The Big O II – Acts 14 to 20

January 11, 2005 on 6:49 pm | In The Big O | Comments Off on The Big O II – Acts 14 to 20

Acts 14 to 20, you say? The Big O II continues the numbering from the first series, because what The Big O is a 26 episode program that just so happened to take a three year break in production. The Big O II was made due to American fan demand, co-produced by Cartoon Network. This is one of the best actions that fandom has had on the industry, because this series really did not do well enough in Japan to justify SUNRISE making a continuation.
Some have accused the involvement of American companies as being a blight on the anime industry, an attempt to make anime more homogenised and evil! Some people just love to listen to the sound of their own complaints.

The Big O II is such a continuation of the The Big O that it picks up exactly where its predecessor left off. Concessions are made to the gap of three years, like an increase in flashes to past episodes. This is because the mystery of Paradigm City and the lost Memories are beginning to come together and all clues are alluded to once more.
This series is more of the same, but is also different in a way (and not in an “Americans have ruined anime!” way). This is due to the infusion of more money, the desire to reveal more secrets and also the need to bring back Beck and cause pain to viewers.

The 14th act of The Big O II sets a precedent for the series: the first episode to include “psycho-drama”, the sort that seems to happen only in a character’s mind. Roger’s look into the pre-amnesia time of his psyche is interesting, not just because it features Mister Beck but because it also has creative cinematography. The use of a theatre is admittedly not original material, but it comes across well – as is presenting all of the characters in silhouette, at least facially.
The use of symbolism has also increased, and one has to wonder what the red balloon means. This sort of writing and presentation is delicious.

This series is following some of the examples set by the first, with Norman’s concern for the state of dinner being well recognised. The butler also gets to come into his own, driving a motorbike that shoots missiles from the sidecar and a memorable use of a kitchen cupboard.
Angel, the character who was infuriatingly mysterious in the first series, is given a real opportunity to reveal herself. The scenes between her and Roger are among the best and most romantic. The moment of realisation at the beach is one of the best dramatic moments produced for either series. Unfortunately, this comes at the expense of the relationship of Roger and Dorothy, who get precious little shared screen time. Dorothy appears to want to act independently, which is good for her but takes away one of the more enjoyable dynamics of the series.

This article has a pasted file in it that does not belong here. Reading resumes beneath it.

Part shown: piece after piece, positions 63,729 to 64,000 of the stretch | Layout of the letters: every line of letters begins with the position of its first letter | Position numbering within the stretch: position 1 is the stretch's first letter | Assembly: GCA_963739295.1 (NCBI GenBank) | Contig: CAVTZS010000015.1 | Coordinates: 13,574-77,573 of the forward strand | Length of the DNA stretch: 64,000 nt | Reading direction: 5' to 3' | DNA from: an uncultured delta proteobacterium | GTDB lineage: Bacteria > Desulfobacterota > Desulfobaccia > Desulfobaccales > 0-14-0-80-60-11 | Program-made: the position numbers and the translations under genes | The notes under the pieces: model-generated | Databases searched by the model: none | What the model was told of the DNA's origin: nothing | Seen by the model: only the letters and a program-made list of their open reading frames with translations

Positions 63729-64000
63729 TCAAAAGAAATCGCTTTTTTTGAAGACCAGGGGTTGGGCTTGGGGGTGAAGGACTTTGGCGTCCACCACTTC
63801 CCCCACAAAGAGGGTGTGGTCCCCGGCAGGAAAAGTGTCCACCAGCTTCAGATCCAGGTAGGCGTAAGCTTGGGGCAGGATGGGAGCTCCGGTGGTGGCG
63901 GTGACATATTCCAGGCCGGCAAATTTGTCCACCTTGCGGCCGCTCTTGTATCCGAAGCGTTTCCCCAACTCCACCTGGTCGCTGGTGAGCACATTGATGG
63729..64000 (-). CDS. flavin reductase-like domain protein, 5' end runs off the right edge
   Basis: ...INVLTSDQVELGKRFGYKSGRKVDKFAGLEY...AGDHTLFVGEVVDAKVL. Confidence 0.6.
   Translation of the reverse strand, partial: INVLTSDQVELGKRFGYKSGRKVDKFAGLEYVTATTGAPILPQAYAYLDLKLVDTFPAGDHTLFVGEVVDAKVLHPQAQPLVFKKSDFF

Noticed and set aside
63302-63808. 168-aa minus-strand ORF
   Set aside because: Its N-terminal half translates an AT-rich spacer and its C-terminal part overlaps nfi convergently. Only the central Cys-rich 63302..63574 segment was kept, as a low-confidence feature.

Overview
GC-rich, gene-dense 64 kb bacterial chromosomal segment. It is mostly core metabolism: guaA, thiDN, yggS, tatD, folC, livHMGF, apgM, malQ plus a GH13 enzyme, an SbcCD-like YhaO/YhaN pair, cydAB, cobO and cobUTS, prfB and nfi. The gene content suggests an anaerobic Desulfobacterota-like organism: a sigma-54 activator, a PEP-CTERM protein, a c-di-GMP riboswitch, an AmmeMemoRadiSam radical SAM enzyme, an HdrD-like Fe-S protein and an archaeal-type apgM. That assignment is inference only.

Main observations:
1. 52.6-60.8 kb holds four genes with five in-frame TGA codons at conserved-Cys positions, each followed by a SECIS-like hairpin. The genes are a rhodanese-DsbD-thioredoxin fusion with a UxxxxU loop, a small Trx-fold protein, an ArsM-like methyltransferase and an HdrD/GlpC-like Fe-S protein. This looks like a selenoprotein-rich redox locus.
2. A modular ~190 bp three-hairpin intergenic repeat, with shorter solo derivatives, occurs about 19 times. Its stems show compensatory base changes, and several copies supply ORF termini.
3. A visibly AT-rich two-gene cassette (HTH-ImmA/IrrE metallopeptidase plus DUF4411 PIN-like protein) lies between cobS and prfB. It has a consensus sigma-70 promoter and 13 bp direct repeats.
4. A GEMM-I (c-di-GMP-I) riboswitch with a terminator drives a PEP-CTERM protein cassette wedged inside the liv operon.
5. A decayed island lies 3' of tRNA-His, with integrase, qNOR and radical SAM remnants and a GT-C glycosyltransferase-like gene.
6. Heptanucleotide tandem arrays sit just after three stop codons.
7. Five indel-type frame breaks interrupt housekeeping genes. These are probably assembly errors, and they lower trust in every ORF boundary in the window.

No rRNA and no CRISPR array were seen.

The rest of these episodes take a distinctly religious stance, such as in the case of people singing in church for comfort, and the coming of an angel down to Paradigm City. There are excellent episodes on human and robot equality, a subject that always makes the characters wonder how the two got along before amnesia. Whatever it was that hit Paradigm City got the androids, placing everyone on equal footing.

The only exception to the enjoyability is the totally random episode 18, which features a Japanese company. The Japanese businessmen are represented as short, bucktoothed and camera-happy. This sends a very mixed message. The whole episode is out of line with the rest of the series, using a bizarre mix of American and Japanese animated humour techniques. The episode begins with Roger’s narration, then a “bouncy” effect to reveal that he is actually still in bed (the implication being that he is a lazy sod). Later on, Dorothy makes a joke in bad taste. This causes Roger to fall down! One wonders, what is going on here, exactly. It’s capped off by a sentai fight – a parody of sixties designed robots (ie Big O) versus the seventies designed combining robots. This part is actually pretty funny, but this is not like an episode of The Big O. The fact that Japanese tradition continues in an American city (one of their banks is “Your Financial Institution, Anytown USA”) boggles the mind entirely.

The Big O II‘s score is excellent; powerful, moving and dramatic. Whatever the occasion, the music matches the scene perfectly. This is particularly noticeable a lot of the time. The action sequences are excellently choreographed, and there is a lot of creative camera techniques involved. A dialogue between Norman and a guard told largely by their hands is fascinating to watch.

More money seems to have allowed The Big O II to have more colour than its predecessor, and this is really its only flaw; it is too bright. By 2002, most anime productions had moved into a completely digital world, and occasionally this series suffers from soft-focus as a result. It could be sharper, but overall this is still an attractive series – and somehow Dorothy looks cuter, so it’s all good.

The Big O II is a worthy successor to The Big O, with its enlarging of themes and creation of themes anew. Apparently it gets deeper and more confusing here on out. Somehow, it all feels worth it.

No Comments yet

Sorry, the comment form is closed at this time.

Powered by WordPress with Pool theme design by Borja Fernandez.
Entries and comments feeds. Valid XHTML and CSS. ^Top^